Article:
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Bill the Catuary
10-06-2004, 09:12 AM
Does anyone know the answer to the following?

http://actuary.ca/phpBB/viewtopic.php?t=40523

Your help would be much appreciated!
Thank you!

Michael Davlin
10-19-2004, 09:10 AM
For the processes that incorporate time dependency into the a and b functions, does it follow that the logarithm of the underlying variable follows a generalized Wiener process (as for the strict definition of GBM)?
I think your question can most easily be answered if you attack it in the opposite direction. If y = e^x and x follows the Ito process:

dx = a(x, t)dt + b(x, t)dz

then an application of Ito's Lemma proves that:

dy = y [(a(ln y, t) + 1/2 b^2(ln y, t))dt + b(ln y, t)dz].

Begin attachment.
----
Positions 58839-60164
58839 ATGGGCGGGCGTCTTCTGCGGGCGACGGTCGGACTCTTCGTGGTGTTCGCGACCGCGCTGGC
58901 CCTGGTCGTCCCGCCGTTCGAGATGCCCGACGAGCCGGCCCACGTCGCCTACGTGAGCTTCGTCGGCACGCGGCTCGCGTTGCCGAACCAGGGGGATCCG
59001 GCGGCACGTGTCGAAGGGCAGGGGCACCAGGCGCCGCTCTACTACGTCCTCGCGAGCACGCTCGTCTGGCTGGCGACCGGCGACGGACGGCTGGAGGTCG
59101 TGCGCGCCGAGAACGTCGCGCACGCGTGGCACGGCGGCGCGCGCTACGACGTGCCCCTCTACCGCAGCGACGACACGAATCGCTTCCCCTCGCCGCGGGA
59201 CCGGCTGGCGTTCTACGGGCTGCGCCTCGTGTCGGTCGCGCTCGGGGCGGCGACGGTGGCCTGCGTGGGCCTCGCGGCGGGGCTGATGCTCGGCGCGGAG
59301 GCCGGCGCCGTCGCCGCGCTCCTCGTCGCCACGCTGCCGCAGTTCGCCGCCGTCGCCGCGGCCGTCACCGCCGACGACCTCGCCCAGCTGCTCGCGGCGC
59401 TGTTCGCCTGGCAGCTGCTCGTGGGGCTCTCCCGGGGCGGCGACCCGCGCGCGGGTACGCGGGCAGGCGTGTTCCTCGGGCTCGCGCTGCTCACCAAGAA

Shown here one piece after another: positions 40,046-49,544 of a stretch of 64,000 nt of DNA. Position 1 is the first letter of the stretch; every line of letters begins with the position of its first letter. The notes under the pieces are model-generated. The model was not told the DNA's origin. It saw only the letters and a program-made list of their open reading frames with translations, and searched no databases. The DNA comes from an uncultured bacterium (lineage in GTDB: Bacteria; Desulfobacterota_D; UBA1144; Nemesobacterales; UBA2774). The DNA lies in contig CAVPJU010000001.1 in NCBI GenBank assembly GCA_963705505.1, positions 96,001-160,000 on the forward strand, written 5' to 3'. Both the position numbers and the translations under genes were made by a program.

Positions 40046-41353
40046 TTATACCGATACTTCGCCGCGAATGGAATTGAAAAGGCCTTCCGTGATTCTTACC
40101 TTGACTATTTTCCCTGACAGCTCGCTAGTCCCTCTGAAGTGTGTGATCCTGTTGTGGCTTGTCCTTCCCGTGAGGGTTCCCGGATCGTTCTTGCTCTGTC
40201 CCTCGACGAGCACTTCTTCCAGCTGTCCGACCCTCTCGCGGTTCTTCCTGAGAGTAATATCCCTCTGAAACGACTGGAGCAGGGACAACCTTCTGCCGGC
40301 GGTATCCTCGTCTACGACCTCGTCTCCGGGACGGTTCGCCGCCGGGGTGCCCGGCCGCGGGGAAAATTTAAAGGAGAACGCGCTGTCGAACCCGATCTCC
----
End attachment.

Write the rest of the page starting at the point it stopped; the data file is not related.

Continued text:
While exactuary is correct about terminology (geometric brownian motion is defined to have constant drift and volatility), the above SDE for y is certainly a generalization of GBM.

Working from the other direction, if x = ln y, and:

dy = a(y, t)dt + b(y, t)dz,

then:

dx = (a(e^x, t) - 1/2 b^2(e^x, t))dt + b(e^x, t)dz].

The confusing thing about this is the fact that, for SDEs, dy / y != d ln y; those expressions are equivalent only for ODEs. In general, exponentiating a general Ito process results in something that looks like a generalized GBM with an upward drift adjustment, while taking the log of a general Ito process results in another general Ito process (which looks nothing like a GBM) with a downward drift adjustment.

And, yes, there are interest rate models in use which assume time varying drift and volatility.